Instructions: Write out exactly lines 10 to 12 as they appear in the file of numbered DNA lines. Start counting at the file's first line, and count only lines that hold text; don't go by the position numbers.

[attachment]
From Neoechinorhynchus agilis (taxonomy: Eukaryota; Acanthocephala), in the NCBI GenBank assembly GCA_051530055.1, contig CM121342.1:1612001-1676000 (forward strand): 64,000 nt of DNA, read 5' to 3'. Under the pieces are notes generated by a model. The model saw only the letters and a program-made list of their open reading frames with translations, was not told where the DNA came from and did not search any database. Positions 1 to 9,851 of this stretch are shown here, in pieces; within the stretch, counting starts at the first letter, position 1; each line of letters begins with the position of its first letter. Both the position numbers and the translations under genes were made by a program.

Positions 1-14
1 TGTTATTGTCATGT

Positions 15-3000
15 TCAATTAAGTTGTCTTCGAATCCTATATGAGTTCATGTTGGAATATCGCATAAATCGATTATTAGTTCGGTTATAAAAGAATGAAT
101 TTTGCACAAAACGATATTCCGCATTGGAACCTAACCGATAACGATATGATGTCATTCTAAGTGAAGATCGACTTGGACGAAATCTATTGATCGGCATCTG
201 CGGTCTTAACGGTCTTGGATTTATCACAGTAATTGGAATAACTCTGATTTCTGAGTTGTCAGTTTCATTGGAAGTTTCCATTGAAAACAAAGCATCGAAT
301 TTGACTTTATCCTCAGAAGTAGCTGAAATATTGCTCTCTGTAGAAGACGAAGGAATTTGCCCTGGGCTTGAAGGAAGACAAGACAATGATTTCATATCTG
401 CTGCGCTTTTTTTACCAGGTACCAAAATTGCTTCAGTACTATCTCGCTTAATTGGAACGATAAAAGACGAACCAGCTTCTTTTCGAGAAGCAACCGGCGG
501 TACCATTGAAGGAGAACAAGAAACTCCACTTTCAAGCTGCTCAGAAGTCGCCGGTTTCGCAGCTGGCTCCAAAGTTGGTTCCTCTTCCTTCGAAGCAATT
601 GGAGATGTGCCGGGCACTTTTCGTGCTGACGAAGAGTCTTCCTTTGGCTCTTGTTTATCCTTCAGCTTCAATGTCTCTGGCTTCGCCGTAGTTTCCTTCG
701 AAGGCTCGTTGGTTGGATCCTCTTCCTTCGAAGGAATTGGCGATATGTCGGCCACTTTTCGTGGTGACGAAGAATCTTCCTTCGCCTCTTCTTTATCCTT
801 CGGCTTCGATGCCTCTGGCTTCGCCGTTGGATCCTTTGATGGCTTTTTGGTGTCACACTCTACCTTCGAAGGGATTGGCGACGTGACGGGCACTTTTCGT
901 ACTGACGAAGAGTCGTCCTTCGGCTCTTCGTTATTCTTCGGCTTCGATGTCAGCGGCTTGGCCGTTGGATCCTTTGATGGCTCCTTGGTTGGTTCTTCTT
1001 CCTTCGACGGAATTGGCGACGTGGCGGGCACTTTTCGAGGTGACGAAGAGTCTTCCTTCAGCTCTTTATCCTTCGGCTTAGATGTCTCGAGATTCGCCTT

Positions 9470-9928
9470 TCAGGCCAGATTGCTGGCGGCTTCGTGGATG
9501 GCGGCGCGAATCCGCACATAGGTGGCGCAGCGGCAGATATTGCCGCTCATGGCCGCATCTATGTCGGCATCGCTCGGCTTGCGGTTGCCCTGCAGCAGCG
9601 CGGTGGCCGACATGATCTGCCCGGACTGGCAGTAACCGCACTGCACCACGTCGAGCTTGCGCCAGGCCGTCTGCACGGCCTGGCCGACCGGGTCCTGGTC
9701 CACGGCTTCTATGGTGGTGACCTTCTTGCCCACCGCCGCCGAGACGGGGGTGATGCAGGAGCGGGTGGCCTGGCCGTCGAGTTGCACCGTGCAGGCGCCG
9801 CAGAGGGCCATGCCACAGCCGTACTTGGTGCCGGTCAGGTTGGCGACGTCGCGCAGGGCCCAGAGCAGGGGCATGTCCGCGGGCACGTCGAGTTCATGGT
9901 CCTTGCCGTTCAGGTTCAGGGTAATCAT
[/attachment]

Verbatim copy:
501 TACCATTGAAGGAGAACAAGAAACTCCACTTTCAAGCTGCTCAGAAGTCGCCGGTTTCGCAGCTGGCTCCAAAGTTGGTTCCTCTTCCTTCGAAGCAATT
601 GGAGATGTGCCGGGCACTTTTCGTGCTGACGAAGAGTCTTCCTTTGGCTCTTGTTTATCCTTCAGCTTCAATGTCTCTGGCTTCGCCGTAGTTTCCTTCG
701 AAGGCTCGTTGGTTGGATCCTCTTCCTTCGAAGGAATTGGCGATATGTCGGCCACTTTTCGTGGTGACGAAGAATCTTCCTTCGCCTCTTCTTTATCCTT